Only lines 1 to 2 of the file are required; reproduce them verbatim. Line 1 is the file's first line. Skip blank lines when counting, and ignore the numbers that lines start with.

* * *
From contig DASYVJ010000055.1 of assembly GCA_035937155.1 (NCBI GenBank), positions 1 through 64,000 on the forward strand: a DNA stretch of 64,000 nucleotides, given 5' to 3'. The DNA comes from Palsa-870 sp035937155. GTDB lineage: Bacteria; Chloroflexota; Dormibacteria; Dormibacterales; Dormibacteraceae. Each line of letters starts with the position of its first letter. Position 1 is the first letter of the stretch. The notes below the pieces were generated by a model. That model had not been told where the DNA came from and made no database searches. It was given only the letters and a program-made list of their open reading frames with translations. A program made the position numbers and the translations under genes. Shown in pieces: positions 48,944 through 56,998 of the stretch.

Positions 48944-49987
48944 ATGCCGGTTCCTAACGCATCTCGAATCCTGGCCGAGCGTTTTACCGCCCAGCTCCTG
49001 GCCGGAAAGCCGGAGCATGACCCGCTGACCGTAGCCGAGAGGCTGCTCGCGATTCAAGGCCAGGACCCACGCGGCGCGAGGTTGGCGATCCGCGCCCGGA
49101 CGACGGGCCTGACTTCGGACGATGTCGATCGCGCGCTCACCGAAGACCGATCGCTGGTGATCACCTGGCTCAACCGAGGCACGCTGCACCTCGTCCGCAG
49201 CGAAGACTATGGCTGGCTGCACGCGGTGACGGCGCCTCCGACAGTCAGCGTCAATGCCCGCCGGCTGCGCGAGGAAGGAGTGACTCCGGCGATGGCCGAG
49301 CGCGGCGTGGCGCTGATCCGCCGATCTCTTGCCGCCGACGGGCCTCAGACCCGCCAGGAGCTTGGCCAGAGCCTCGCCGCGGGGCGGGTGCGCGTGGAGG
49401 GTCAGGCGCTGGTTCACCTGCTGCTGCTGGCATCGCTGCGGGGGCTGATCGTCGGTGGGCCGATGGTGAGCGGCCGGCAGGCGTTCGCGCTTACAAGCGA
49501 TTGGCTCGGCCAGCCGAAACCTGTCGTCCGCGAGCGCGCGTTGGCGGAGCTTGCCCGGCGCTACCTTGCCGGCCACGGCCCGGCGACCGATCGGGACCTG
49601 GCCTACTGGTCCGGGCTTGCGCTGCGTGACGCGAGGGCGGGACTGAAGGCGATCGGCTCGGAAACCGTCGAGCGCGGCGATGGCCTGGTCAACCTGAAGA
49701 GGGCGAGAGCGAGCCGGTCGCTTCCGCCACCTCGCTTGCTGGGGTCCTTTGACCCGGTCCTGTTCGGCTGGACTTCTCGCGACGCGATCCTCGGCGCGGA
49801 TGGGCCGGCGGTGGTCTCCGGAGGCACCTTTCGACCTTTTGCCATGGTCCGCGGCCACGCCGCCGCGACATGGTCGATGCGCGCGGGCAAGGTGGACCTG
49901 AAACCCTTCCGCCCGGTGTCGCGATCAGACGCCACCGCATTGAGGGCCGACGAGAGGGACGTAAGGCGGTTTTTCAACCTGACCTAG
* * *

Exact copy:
From contig DASYVJ010000055.1 of assembly GCA_035937155.1 (NCBI GenBank), positions 1 through 64,000 on the forward strand: a DNA stretch of 64,000 nucleotides, given 5' to 3'. The DNA comes from Palsa-870 sp035937155. GTDB lineage: Bacteria; Chloroflexota; Dormibacteria; Dormibacterales; Dormibacteraceae. Each line of letters starts with the position of its first letter. Position 1 is the first letter of the stretch. The notes below the pieces were generated by a model. That model had not been told where the DNA came from and made no database searches. It was given only the letters and a program-made list of their open reading frames with translations. A program made the position numbers and the translations under genes. Shown in pieces: positions 48,944 through 56,998 of the stretch.

Positions 48944-49987